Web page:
On July 10 and 12, from 10:00 – noon, children entering grades 5 – 8 can attend their own Science Camp. Among their adventures, these campers will learn about the differences between solids and liquids, what makes a polymer, and what makes an electrical circuit.
Tuesdays, June 12 and July 17 at 10:30 a.m.
LEGO® Introduction to Engineering
Ages: K-5th grade
An introduction to the concept of engineering and to LEGO® materials paired with a specific design challenge: a chair for Mr. Bear. Please call 410-643-8161 to register. Registration opens June 1. Free. Kent Island Library, 200 Library Circle, Stevensville.
Wednesdays, June 13, 27 and July 11, 18, and 25 at 10:30 a.m.
Junie B. Jones Club
For ages 6-9
Talk about your favorite series and make Junie B. crafts! Please call 410-643-8161 to register. Registration opens June 1. Free. Kent Island Library, 200 Library Circle, Stevensville.
The Dorchester Center for the Arts is providing Mini Day Camps and Full Day Camps for children beginning in June. These week-long sessions provide creative fun under the supervision of experienced artists. Classes are designated by age, and enrollees must be the age stated in the description. Children are group according to attention span, hand size and manual dexterity, not creative maturity. Scholarships are available.
Bead it! Weave it! Wear it! Mini Camp for ages 6 – 9 - Taught by Anna Mulfinger
Children will create beaded jewelry, weaving friendship bracelets, and creating quilted bags perfect for cell phones and ipods. Projects are suitable for boys and girls. Fees are $85 for DCA members; $100 for non-members and supplies are included. The class will run June 25-29 from 9:00 to 11:45. a.m.
Bead it! Weave it! Wear it! Mini Camp for ages 9 and up -- Taught by Anna Mulfinger
Older students will create delicate beadwork for fine jewelry, weave friendship bracelets and
fashion an altered tee that can be worn. This class is appropriate for boys and girls. Fees are $85 for DCA members: $100 for non-members and most supplies are included. Participants must bring two t-shirts to cut and sew. The class will run June 25-29 from noon to 3:00 p.m.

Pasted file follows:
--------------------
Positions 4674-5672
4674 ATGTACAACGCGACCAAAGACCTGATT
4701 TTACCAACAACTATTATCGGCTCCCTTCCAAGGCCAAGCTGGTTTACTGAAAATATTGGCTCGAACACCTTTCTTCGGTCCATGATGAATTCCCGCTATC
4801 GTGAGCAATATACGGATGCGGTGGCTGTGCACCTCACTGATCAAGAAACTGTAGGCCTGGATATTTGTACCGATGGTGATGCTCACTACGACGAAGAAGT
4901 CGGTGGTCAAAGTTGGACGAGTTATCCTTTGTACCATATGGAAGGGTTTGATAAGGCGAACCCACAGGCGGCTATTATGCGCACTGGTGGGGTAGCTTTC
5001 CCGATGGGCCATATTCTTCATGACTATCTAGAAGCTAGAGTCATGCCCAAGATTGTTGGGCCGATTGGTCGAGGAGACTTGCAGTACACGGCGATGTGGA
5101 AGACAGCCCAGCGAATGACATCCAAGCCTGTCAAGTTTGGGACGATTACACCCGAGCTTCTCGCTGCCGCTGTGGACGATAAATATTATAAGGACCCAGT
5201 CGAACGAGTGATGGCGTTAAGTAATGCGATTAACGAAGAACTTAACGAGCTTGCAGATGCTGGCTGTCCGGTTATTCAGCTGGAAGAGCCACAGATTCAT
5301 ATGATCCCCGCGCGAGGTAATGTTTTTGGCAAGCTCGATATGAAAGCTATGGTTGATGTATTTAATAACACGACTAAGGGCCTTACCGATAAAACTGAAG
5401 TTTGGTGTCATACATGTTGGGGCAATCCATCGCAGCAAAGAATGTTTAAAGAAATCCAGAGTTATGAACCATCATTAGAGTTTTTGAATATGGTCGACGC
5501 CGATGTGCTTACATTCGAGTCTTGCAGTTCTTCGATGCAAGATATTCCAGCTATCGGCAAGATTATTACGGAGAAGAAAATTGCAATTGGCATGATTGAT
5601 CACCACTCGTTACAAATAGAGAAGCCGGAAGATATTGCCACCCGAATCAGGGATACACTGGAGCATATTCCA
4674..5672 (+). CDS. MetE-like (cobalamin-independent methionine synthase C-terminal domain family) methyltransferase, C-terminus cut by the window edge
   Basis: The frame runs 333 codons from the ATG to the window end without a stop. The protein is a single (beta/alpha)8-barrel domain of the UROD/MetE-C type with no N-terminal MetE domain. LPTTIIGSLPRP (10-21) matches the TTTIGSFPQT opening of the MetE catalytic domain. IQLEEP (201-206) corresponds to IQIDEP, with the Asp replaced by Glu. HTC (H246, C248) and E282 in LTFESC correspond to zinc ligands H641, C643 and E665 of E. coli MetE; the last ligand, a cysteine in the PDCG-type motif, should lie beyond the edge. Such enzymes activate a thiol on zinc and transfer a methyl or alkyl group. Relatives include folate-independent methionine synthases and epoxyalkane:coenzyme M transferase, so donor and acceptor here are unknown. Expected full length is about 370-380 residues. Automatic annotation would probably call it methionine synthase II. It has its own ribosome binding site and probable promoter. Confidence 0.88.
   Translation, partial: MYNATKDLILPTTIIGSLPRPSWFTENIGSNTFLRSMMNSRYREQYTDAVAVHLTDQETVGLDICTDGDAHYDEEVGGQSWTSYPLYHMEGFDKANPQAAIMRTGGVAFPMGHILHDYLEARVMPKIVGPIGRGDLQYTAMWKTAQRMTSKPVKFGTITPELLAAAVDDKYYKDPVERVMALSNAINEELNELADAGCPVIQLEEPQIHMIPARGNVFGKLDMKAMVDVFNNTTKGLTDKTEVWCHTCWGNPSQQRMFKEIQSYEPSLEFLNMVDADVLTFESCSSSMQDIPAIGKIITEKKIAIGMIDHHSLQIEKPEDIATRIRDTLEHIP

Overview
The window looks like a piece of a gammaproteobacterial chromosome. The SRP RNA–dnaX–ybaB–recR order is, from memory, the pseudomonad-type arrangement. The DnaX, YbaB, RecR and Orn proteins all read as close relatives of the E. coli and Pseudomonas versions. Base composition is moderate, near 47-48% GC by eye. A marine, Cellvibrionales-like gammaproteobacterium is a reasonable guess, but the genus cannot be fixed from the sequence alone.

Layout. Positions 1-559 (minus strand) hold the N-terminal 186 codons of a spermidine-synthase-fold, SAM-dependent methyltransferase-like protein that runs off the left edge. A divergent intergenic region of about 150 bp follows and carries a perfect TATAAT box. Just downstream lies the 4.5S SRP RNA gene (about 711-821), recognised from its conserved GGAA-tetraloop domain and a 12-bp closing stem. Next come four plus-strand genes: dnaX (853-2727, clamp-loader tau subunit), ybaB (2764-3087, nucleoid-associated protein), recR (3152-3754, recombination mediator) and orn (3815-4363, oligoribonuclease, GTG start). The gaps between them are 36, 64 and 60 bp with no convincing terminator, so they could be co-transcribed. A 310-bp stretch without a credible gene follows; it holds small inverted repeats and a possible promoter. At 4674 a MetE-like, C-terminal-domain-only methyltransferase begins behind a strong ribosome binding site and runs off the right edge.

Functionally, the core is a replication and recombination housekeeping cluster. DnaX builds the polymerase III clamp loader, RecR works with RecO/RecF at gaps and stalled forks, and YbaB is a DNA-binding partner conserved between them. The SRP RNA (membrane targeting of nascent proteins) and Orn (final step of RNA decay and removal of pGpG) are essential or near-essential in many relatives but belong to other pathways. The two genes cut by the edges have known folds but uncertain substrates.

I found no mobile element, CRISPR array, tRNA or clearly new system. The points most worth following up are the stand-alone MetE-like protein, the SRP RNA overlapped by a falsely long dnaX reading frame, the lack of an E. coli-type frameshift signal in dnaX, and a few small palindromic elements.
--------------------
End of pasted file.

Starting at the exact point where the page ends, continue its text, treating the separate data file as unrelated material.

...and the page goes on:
Readers of all ages will explore the night this summer as the Queen Anne’s County Free Library presents “Dream Big—READ!” during its annual summer reading program. The 2012 summer reading program is open to young people, from babies through teens, with programs, story hours, a reading club, and more. Beginning on June 11 and continuing through July 28, readers can pick up their independent summer reading club materials.
Families with children from birth through age 5 are invited to join the Read-To-Me club. They will receive a game board with literacy activities for child and caregiver to complete together, along with a suggested reading list of bedtime stories, nursery rhymes, and concept books.
Children entering kindergarten through grade 5 will receive a summer reading bag that includes a reading log, game board, sticker, and bookmark.
Teens are invited to participate in “Own the Night,” a summer reading program for rising 6th-12th graders, which pairs a game board with peer book reviews. Special teen events include book discussions, a teen writers group, creation of a LEGO® skyline, and an opportunity to make no-sew fleece blankets for a local children’s hospital.